FIIG has been leading the fixed income industry’s debate about whether some of Australia’s hybrids are good value. At the core of our argument is the complexity that comes with the right of the banking regulator to convert these hybrids into equity, for example “bail-in” hybrid investors’ money, rather than have government “bail-outs”
But for many investors, the question is how to replace this income in their portfolio, without taking on more equity markets risk. This is particularly poignant at the moment as global equity markets seem nervous.
One area of the market that offers strong relative value at the moment is infrastructure debt. The chart below shows some examples of the infrastructure bonds our clients hold and their current relative yields. These bonds are tied to infrastructure projects of various types from education (JEM Southbank) to airports (Sydney Airport), as well as defence (Praeco) and small projects like Southern Cross Station (Civic Nexus) and the Victorian County Court Facility (JEM CCV). Each of the infrastructure bonds listed below are senior secured, placing them at the top of each issuer’s capital structure. The key point is that they all have credit ratings better than the ASX hybrids of the major banks. Even at our base assumption of CPI at 2.5%pa (mid point of the RBA target range for inflation), the infrastructure bonds are at least comparable. If you use the current CPI of 3.0%pa, almost all of the infrastructure bonds are offering better yields than the lower rated hybrids.
One important feature of these infrastructure debt securities is that their rates are linked to inflation, ie if inflation rises, their rates will rise and equally if inflation falls, their rates will fall. This is similar, but not identical, to the floating rate nature of the hybrids – their rates rise and fall with interest rates, not inflation*. Over the longer term, rates and inflation are highly correlated, meaning both will offer a similar hedge against rising interest rates relative to fixed rate bonds.
*For the technically minded, the correlation between CPI and BBSW in Australia since 1982 has been 0.86, ie very high.
Prices are accurate as at 26 September 2014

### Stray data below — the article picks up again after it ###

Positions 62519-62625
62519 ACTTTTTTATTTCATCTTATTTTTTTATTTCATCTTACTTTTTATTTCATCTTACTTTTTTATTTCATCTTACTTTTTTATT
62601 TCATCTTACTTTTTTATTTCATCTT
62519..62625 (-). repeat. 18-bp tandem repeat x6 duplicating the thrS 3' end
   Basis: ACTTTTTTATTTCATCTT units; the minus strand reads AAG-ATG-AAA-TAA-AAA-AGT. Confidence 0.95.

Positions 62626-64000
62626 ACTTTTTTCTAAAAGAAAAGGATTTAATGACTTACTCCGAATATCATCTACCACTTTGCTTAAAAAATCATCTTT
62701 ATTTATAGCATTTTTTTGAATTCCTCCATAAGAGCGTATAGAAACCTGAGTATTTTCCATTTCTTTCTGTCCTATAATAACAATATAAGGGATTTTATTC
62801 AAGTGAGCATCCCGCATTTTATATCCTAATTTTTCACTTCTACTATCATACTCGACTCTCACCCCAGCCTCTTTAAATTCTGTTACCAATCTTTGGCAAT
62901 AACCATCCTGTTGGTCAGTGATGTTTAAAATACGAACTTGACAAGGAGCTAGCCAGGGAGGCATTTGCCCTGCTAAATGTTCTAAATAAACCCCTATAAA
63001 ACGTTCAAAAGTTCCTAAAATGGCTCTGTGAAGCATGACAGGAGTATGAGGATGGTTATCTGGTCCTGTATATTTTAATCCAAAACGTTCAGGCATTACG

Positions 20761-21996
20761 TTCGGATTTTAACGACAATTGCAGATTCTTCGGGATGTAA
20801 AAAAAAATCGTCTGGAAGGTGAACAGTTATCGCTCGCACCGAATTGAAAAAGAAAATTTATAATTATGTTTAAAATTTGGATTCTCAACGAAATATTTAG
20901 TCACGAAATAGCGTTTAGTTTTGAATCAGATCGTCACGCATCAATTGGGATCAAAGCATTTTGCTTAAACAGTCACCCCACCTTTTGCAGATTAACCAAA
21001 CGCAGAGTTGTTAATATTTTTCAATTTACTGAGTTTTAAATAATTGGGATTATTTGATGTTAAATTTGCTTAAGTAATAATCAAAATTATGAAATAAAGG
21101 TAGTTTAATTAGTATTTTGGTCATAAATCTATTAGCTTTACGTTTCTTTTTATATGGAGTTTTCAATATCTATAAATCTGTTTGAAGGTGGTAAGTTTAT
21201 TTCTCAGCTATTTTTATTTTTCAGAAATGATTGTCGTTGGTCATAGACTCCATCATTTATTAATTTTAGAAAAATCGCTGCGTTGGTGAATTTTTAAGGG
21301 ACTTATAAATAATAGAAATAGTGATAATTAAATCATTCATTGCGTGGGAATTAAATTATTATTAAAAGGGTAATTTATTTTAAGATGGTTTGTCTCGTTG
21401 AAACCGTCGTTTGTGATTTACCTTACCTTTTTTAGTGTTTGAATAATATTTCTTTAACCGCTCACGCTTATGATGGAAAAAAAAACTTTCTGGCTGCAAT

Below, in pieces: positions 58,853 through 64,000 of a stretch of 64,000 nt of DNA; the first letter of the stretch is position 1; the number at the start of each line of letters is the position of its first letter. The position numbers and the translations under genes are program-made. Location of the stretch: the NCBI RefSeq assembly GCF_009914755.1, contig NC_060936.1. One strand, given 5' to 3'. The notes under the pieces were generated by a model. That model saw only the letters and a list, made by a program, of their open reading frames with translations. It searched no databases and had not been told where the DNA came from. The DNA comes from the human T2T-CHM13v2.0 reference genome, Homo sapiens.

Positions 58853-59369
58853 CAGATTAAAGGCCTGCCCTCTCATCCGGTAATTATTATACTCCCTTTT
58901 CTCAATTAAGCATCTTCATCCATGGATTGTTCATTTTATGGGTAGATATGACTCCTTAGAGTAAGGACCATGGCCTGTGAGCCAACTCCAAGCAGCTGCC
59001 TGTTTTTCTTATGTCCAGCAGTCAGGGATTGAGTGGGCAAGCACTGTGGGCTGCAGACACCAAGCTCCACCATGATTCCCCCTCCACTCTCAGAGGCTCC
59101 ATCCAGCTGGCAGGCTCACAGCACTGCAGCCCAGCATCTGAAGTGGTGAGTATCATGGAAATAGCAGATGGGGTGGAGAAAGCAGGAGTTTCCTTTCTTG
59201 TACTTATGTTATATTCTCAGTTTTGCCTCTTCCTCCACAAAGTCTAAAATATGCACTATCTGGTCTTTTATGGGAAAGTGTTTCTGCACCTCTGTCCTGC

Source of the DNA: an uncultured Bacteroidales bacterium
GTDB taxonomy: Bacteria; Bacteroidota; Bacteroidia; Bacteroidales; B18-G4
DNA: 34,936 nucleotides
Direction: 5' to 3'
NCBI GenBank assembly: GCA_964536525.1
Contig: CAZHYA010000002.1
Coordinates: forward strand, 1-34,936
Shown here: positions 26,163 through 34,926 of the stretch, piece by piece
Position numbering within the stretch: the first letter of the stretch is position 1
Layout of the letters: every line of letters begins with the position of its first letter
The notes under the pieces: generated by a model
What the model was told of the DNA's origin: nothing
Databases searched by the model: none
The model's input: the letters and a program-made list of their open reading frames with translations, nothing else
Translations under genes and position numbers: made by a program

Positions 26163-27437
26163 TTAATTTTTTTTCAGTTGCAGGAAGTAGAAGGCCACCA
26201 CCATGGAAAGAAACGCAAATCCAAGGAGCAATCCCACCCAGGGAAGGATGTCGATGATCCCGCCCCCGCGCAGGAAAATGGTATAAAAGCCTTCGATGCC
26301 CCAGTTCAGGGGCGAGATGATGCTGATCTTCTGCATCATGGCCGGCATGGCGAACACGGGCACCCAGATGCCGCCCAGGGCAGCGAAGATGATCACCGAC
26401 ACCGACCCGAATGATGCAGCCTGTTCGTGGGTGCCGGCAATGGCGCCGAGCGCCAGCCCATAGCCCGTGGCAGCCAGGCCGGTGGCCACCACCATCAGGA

The below table compares the Sydney Airport inflation linked senior bond against the NABPA hybrid.
** Yield for Floating Rate Notes is the swap rate to Maturity / Call plus the trading margin
** Yield for Inflation Linked Bonds and Index Annuity Bonds equals Real Yield plus a current inflation assumption of 3.00%
Prices are accurate as at 26 September 2014
FIIG’s view on “bail-in hybrids”
To be clear, we do not believe that there is a large risk of one of Australia’s major banks requiring a bail out. That is not the issue here. The issue is that these “bail-in hybrids” are new structures and the market hasn’t yet figured out how to price. This will make them more volatile. Investors should be getting paid for that volatility. And we don’t believe that they are. In Europe, investors demand around 5-6 times more margin for these hybrids than they need for senior debt. CBA’s recent Perls VII offer was at just 3 times CBA’s senior debt pricing.
In fact, we don’t even consider these securities to be bonds, but instead far more like equities. History has shown us that they won’t rise as much as shares in the good times, but will fall in line with equities in the bad times. Investors are getting the worst of both worlds, and are increasingly shifting their money to either pure bonds or equities instead.
The issue here is that the complexity of these hybrids is not yet understood and therefore not being priced in. But things are changing quickly. In the past few weeks, this debate has spread to Australia from Europe, where the regulators have banned distribution of these hybrids to retail investors. Many of the bail-in hybrids have fallen sharply in price since mid-August, with several now below their issue price (as shown below).
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